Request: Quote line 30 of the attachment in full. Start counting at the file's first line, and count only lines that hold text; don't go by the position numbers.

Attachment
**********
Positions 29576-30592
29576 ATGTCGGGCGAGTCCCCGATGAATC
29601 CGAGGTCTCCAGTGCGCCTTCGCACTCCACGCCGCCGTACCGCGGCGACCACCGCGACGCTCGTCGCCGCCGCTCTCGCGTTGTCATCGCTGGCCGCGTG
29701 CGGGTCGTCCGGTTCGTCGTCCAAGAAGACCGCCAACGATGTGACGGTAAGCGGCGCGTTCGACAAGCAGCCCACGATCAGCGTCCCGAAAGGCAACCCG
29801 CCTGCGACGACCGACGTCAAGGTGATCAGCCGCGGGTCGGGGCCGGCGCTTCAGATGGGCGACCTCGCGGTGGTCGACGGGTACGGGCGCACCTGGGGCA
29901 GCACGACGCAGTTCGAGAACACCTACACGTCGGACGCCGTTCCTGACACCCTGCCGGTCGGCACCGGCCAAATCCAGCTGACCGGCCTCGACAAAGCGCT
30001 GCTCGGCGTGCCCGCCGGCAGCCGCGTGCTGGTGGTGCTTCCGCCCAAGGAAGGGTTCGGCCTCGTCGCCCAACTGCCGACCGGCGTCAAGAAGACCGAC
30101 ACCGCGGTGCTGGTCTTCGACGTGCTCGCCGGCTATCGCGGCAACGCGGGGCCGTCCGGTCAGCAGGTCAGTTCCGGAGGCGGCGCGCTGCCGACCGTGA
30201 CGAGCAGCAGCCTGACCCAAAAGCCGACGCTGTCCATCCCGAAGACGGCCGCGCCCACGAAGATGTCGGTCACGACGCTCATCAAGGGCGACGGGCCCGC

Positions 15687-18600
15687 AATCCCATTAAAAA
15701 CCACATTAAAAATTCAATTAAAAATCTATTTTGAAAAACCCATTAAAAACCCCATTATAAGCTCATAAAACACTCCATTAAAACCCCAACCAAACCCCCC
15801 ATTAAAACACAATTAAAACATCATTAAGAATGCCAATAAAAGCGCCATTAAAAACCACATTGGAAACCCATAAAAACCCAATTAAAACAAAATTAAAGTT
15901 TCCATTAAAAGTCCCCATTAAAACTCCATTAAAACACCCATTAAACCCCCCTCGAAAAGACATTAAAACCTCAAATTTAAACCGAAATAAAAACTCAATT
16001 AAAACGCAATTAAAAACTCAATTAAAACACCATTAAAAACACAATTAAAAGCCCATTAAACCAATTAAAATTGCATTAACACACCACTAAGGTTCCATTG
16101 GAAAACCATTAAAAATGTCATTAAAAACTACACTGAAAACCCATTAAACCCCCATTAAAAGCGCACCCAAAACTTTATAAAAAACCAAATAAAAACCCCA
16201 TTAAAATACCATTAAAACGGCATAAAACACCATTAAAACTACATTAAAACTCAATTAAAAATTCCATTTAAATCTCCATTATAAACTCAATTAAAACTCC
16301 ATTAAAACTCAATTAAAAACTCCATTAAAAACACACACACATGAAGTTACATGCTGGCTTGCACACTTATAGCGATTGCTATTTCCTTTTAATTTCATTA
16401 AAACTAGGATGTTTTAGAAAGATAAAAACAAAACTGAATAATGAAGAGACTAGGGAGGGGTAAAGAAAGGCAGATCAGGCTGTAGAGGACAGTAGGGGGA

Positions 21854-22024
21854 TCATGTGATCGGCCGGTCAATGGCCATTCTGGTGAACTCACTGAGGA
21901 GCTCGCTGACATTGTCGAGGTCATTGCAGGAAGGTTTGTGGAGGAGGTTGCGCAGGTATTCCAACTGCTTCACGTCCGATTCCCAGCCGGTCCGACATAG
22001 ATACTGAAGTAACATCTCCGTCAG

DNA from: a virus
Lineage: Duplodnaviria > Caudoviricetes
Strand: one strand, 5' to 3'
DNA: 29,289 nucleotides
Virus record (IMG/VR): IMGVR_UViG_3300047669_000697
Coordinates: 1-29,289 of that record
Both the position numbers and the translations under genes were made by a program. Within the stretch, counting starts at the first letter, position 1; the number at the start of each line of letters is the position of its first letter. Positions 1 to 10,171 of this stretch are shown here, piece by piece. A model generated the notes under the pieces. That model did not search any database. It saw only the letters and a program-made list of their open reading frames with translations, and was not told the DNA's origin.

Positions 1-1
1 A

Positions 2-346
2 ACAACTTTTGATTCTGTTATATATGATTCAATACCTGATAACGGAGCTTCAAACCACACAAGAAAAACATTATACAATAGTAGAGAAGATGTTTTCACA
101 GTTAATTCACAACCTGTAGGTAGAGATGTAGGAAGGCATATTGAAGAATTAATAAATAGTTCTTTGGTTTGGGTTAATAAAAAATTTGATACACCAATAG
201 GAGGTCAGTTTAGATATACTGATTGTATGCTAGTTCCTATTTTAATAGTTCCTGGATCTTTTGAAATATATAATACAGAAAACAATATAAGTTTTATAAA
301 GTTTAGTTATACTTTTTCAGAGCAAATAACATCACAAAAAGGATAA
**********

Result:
Both the position numbers and the translations under genes were made by a program. Within the stretch, counting starts at the first letter, position 1; the number at the start of each line of letters is the position of its first letter. Positions 1 to 10,171 of this stretch are shown here, piece by piece. A model generated the notes under the pieces. That model did not search any database. It saw only the letters and a program-made list of their open reading frames with translations, and was not told the DNA's origin.